Routine immunisations against Bacille Calmette-Guérin (BCG), Tuberculosis (TB), Measles-Rubella (MR) and Polio have resumed fully in some health facilities in Accra after a nationwide shortage since the last quarter of 2022.
This follows the delivery of a consignment of the three vaccines and accompanying devices like needles, syringes and safety boxes, among others.
The Ghana Health Service (GHS) has announced the deployment of regional cold vans with consignments to the various regional cold rooms for onward delivery to the districts and facilities from March 13, 2023.
At the Oduman Polyclinic in Ablekuma, the media observed that children who attended the child welfare clinic for weighing today and were due for vaccination were immunised.
Madam Ophelia Boateng, a mother of a nine-month-old baby, whose daughter was due for vaccination against Measles today, said she was happy her daughter was vaccinated. “I did not want to bring my child to weighing today because we have heard in the news that there is no vaccine for the children, but my husband insisted that I go, and I am glad I came,” she said.
The Director-General of the GHS, Dr Patrick Kuma Aboagye, said that per the national vaccination policy, all children who missed their scheduled vaccines were still eligible for vaccination.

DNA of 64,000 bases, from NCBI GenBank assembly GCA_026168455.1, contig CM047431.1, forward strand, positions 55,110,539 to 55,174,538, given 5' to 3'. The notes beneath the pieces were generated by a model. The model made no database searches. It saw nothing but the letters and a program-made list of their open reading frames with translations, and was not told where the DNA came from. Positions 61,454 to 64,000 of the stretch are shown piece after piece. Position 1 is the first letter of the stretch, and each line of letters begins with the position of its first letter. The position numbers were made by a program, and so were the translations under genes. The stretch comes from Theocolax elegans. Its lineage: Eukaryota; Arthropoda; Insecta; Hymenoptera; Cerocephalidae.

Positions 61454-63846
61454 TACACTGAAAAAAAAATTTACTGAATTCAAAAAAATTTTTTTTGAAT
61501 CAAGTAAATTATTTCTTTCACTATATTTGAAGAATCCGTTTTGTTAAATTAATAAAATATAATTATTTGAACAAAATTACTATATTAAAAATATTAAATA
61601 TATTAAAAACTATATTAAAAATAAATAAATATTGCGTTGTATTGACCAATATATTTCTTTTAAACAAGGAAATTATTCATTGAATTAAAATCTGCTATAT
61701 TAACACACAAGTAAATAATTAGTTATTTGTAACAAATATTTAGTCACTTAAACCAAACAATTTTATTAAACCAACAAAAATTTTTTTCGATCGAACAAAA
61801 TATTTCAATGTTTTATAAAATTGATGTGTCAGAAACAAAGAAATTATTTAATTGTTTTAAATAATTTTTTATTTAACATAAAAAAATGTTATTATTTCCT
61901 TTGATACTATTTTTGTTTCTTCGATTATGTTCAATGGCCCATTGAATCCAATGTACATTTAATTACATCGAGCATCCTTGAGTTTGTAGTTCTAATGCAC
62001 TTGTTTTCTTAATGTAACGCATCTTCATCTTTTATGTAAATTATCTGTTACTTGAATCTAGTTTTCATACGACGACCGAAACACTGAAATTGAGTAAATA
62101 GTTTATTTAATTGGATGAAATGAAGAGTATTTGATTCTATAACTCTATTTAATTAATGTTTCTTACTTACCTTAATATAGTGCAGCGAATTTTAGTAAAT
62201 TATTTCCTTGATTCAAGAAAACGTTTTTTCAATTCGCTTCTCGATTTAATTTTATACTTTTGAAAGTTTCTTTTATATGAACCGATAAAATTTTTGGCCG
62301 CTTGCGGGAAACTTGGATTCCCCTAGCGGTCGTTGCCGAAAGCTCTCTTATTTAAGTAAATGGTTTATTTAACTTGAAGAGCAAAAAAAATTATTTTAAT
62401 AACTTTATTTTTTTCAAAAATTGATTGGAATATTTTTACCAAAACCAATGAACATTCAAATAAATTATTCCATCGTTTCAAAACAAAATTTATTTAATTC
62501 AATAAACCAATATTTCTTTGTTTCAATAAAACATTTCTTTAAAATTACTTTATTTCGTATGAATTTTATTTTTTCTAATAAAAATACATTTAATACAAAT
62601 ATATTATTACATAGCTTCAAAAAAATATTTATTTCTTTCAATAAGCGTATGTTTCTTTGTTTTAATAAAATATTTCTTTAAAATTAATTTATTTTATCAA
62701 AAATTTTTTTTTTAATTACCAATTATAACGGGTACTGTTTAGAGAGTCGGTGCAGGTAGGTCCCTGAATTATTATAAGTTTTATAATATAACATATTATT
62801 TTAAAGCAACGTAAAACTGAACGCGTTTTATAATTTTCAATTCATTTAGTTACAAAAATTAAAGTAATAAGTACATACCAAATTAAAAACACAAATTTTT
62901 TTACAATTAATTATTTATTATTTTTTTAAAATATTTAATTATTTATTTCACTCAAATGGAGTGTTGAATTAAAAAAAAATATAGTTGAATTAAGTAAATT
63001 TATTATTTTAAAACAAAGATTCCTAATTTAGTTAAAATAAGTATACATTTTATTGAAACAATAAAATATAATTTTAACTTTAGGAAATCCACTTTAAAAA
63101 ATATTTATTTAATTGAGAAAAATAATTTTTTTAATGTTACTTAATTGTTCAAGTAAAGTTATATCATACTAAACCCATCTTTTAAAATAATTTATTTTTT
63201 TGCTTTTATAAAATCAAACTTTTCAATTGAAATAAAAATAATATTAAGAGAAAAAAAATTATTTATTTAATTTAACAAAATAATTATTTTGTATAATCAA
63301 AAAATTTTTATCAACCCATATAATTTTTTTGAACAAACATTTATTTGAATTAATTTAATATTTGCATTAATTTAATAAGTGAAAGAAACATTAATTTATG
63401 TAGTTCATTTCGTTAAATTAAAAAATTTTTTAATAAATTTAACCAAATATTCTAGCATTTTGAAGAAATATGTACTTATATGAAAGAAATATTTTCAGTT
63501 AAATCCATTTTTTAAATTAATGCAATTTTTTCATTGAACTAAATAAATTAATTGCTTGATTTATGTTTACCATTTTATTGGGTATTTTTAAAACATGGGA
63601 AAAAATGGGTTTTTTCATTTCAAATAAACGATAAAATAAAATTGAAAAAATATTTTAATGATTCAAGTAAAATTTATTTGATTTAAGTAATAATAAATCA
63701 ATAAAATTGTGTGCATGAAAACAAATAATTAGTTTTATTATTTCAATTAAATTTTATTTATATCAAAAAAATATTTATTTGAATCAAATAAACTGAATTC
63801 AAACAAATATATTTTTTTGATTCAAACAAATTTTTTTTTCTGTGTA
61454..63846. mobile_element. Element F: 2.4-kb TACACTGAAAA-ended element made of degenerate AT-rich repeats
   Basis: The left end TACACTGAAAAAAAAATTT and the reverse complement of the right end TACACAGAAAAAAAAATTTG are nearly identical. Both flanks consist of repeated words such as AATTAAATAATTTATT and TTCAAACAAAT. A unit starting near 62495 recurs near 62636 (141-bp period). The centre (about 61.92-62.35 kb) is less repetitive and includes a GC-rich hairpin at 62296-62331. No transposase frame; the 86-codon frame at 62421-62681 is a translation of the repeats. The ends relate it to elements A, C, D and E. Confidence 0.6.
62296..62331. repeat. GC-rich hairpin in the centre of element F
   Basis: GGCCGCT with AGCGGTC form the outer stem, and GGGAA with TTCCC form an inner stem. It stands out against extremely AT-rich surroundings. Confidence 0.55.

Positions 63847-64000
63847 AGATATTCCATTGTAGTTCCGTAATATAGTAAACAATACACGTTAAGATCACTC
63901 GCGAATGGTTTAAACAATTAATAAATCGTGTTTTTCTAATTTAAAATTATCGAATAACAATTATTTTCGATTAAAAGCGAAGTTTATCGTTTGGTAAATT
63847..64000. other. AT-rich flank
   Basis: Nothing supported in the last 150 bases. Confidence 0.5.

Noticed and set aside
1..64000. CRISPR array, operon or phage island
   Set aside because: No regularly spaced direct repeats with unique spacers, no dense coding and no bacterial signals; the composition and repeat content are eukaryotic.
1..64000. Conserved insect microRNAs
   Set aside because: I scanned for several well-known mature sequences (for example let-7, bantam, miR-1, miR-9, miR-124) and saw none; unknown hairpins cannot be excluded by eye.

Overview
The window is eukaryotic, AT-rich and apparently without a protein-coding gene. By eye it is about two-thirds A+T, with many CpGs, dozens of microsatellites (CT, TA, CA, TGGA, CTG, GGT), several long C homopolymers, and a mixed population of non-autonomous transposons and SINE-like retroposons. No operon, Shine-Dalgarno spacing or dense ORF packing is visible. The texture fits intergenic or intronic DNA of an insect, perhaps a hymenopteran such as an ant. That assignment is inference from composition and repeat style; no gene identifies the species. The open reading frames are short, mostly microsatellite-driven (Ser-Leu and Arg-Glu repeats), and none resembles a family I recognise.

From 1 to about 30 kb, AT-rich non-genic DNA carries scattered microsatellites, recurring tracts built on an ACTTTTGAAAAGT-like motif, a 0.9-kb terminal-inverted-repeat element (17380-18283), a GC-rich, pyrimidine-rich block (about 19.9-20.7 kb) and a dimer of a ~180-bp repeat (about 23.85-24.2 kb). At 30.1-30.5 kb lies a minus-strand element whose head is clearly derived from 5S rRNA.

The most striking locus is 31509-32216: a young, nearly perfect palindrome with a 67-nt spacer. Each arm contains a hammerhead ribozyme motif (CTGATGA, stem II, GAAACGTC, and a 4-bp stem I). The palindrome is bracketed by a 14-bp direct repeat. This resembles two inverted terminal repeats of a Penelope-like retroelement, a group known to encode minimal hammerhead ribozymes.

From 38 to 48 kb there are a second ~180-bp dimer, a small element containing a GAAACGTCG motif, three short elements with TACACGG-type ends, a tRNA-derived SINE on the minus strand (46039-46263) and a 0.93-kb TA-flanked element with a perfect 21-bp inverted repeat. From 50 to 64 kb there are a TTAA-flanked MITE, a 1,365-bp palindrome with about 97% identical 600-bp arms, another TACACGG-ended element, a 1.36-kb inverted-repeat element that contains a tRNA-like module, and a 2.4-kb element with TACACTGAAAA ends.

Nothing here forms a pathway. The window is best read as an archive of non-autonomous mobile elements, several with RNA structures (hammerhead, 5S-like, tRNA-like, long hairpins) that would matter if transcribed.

“We want to advise the public against buying these vaccines, the vaccines are free and can be obtained at designated health facilities and child welfare clinics across the country,” he said.
Dr Kuma-Aboagye asked caregivers not to rush for the vaccines because the Ministry of Health had made adequate provisions for every facility.
The arrival of the consignment and resumption of immunisation against the diseases will come as a relief to parents who have been concerned about their children's health since the shortage was announced in 2022.
Ghana's routine immunisation services have been commendable in the past, and the resumption will restore confidence in the health sector.